Jane’s Fame – Part One

I’ve read the Preface in which Ms Harman states her goal for this book

This book charts the growth of Austen’s fame, the changing status of her work and what it has stood for, or been made to stand for, in English culture over the past two hundred years.

In her own lifetime Austen’s books were not particularly successful – the editions were small and remaindered or pulped after her death. Henry Austen wrote what he thought was a definitive biography of Austen when he published Persuasion and Northanger Abbey in 1818.

A life of usefulness, literature and religion was by no means a life of event.

In the 1820s her novels were out of print considered too restrained and old fashioned for Victorian tastes. Critics had mixed responses; Charlotte Bronte hated the novels, G H Lewes liked them, etc. However, by the end of the century ‘all the reading world is at Miss Austen’s feet’.

And now her fame has reached all parts of the globe. Just to place her name in a book title seems to generate sales (The Jane Austen Book Club, Lost in Austen, etc). Since the 1995 BBC Pride and Prejudice there has been 15 adaptations (and a new Emma in the making).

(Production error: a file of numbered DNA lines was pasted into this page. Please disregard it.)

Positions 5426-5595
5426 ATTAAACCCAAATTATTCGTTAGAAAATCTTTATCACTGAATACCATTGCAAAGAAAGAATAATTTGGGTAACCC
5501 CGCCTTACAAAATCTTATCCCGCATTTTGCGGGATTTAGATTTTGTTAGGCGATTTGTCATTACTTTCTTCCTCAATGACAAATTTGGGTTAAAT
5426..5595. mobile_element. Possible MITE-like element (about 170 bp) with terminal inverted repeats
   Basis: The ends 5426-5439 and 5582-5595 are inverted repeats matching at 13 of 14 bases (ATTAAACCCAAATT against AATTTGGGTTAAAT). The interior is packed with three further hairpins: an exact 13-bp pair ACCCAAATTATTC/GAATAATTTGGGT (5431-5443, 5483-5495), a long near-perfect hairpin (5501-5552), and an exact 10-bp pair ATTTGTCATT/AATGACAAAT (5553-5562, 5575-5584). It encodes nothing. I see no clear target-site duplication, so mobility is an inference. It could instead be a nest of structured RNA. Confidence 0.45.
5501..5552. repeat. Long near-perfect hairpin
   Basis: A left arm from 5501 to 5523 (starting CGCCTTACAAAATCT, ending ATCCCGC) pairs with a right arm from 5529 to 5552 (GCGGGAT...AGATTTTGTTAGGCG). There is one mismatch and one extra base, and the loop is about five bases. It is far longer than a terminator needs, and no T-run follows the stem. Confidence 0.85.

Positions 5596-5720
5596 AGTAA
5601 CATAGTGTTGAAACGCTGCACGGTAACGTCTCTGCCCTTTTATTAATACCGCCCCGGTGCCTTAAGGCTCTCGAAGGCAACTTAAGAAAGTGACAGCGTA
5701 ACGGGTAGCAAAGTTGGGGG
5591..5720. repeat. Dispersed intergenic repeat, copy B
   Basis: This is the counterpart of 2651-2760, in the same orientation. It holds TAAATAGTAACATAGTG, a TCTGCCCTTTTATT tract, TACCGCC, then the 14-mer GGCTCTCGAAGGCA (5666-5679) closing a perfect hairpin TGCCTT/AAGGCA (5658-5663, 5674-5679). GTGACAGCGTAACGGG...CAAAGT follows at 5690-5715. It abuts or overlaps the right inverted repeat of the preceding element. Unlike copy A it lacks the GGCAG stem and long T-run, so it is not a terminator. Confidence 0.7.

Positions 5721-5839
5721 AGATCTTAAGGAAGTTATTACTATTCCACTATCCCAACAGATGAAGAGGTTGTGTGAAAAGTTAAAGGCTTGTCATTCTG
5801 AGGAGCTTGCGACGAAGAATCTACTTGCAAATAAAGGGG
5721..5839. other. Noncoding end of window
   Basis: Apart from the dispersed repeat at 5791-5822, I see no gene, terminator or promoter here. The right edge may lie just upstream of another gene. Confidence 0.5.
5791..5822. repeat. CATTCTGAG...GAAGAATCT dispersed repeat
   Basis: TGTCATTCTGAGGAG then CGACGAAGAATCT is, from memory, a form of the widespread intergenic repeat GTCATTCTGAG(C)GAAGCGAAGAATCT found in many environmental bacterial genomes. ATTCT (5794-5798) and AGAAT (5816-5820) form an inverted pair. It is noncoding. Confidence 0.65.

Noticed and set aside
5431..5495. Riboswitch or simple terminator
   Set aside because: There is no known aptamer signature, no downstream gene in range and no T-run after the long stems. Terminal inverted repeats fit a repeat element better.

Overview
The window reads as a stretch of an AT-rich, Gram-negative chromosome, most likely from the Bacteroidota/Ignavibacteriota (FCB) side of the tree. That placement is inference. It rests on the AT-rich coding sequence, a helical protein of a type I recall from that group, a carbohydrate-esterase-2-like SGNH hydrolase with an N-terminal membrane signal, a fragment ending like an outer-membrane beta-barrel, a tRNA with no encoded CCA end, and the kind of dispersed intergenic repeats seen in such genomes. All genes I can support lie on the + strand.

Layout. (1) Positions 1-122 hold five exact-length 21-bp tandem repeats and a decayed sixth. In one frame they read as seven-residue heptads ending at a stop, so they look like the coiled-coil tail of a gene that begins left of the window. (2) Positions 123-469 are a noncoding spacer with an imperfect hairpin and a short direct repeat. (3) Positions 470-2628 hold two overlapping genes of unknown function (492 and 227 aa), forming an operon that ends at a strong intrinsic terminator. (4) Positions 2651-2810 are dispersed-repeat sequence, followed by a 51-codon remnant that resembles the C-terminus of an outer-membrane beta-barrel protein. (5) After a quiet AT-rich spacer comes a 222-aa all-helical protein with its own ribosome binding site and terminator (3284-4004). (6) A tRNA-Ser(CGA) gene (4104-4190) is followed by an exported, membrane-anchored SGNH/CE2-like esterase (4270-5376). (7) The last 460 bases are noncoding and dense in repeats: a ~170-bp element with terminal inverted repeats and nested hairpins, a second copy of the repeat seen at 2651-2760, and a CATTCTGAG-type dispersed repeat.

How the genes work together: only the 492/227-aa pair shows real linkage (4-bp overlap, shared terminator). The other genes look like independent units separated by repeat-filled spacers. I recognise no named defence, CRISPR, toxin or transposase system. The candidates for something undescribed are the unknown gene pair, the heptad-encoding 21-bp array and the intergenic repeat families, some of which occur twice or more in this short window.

Ms Harman observes that there have been two surges of popularity; the first after the publication of James Edward Austen-Leigh’s Memoir of Jane Austen and the second of the 1995 BBC Pride and Prejudice.

How did a young woman writing in the late 18th and early 19th Century become a ‘pivotal figure not simply in literature of all sorts but in the heritage and multimedia’?

I look forward to reading more…

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